In total, 17 divisions of the federal government were devolved, including agriculture, education, social welfare and special education, environment, and health. In terms of fiscal autonomy, a greater share of revenue (57.5 per cent) was passed on to the provinces under the Seventh National Finance Commission (NFC) Award 2010. Taxation authority in Pakistan is unevenly distributed between the national and provincial governments.
A World Bank (WB) report suggests that raising tax revenue be considered a joint responsibility of the federal and provincial governments. Currently, the provinces’ revenue generation has considerable room for growth. The sales tax on services has had comparatively better collection performance while the collection of taxes on agriculture income and property remains low. Provinces also need to be incentivised to increase their own source revenues. This can be done by making the criteria of the "provincial fiscal effort" in the Finance Award more effective. Provinces now have a greater ability to borrow, particularly after the decision by NFC effective July 1, 2015.
Provincial governments have also been allowed to borrow domestically. The provincial domestic borrowing limit in 2015/2016 for Punjab, Sindh, KPK and Balochistan has been set at Rs61.75 billion, Rs20.05 billion, Rs16.88 billion, and Rs13.91 billion, respectively. Most provinces stand ready to take advantage of this provision. This has highlighted the need to strengthen provincial debt management as a priority area.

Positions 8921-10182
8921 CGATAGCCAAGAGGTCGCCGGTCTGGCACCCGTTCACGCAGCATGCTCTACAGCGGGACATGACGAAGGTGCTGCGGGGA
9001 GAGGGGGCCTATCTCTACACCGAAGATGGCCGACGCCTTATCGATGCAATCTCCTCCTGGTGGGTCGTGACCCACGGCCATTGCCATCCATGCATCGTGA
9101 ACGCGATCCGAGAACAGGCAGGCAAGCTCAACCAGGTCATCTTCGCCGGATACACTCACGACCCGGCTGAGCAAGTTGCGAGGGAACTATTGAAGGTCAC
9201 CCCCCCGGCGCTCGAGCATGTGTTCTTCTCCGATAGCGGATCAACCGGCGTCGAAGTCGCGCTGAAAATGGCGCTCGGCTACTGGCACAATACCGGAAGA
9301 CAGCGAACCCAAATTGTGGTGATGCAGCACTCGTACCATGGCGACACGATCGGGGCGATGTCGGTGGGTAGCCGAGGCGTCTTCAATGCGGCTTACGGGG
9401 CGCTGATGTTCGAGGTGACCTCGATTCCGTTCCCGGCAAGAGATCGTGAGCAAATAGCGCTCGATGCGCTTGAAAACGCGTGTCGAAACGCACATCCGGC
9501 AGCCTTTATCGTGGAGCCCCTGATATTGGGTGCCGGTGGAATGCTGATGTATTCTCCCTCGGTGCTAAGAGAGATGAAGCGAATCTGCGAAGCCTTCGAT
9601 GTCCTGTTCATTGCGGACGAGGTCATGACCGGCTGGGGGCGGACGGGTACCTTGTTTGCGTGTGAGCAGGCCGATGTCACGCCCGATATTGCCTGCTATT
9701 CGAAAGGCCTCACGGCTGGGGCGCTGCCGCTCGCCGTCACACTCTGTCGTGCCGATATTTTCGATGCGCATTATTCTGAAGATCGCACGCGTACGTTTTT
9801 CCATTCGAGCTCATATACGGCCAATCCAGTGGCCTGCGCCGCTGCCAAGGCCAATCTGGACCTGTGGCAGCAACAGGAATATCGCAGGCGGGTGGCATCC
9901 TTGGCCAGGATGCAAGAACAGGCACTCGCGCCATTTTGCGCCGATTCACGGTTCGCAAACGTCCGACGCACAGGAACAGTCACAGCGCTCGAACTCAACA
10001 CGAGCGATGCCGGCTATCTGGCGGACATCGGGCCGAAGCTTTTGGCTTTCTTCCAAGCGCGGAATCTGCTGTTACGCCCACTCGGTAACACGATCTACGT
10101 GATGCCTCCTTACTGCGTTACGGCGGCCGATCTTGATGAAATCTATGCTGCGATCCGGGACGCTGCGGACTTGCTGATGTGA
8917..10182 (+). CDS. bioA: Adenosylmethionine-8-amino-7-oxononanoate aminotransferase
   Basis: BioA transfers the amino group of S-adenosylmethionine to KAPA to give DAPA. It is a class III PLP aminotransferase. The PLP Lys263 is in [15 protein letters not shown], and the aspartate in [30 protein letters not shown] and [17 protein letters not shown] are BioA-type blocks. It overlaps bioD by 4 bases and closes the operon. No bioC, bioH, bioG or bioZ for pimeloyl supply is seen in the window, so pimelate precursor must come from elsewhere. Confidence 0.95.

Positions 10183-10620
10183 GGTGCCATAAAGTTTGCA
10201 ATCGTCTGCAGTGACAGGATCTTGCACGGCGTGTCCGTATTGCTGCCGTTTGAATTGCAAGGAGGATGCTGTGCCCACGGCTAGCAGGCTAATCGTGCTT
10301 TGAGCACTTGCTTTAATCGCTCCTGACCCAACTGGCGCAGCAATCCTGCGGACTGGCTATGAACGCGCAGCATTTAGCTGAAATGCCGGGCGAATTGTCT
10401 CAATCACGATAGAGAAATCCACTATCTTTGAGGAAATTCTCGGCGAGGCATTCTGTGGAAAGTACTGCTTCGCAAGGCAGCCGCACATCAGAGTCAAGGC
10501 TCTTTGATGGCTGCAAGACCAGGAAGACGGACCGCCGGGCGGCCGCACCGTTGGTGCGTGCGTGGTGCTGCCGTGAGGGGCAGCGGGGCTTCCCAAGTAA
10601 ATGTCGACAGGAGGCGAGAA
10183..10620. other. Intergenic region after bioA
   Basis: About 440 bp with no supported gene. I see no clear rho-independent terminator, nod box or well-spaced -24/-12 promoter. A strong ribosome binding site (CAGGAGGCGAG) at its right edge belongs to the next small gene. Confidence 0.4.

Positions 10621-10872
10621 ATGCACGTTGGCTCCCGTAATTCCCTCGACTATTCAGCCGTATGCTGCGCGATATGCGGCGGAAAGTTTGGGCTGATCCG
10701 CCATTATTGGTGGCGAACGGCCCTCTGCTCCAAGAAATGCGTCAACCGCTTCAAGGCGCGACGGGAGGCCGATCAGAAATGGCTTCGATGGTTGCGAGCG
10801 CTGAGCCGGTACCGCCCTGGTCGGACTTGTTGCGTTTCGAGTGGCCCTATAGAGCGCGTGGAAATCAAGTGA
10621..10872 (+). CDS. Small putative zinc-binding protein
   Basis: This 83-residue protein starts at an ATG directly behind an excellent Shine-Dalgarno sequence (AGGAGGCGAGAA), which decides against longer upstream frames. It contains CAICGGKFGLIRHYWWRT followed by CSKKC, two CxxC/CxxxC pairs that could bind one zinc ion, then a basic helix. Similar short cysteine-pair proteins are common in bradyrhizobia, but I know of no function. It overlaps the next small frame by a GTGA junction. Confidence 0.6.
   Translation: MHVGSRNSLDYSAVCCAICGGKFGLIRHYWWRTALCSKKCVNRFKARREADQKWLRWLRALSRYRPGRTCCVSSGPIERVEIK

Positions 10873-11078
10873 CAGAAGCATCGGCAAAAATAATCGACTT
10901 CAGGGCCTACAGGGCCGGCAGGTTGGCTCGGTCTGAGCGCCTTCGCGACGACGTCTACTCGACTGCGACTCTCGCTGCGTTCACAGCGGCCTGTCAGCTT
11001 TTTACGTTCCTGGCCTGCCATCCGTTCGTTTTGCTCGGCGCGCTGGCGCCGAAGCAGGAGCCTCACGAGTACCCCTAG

Transition to decentralised governance as defined by the 18th Amendment was expected to be completed by 2015. But the transition has been losing steam. Institutions and implementation mechanisms in charge of the devolution at all levels of government are still not fully developed. This effort must be revived and urgently needs "champions" to drive the process at the federal and provincial levels.
The 18th Amendment has created a balance by dividing power between the federal and provincial tiers of governance; however, the trickle-down effect of this vertical devolution has not been equitably distributed to the lower tiers by the provincial capitals.
Resource generation is also a domain of the district governments. Under the existing arrangements, property tax is the major revenue spinner. But the responsibility of collecting these taxes lies with the provincial Excise and Taxation Department and there is no incentive for them to make all out efforts to increase the revenue collection.
So the district governments of major metropolitans need to focus on establishing their own tax collection authorities by providing them incentives to achieve enhanced collection.
At the moment, the provinces are collecting just Rs8 billion from property taxes and by establishing Lahore, Faisalabad or Karachi Tax Authority the tax collection can be enhanced manifold.
The establishment of local governments has provided an opportunity to streamline the weak institutional structure by plugging the yawning development gap with sharing powers and responsibilities at the grassroots level.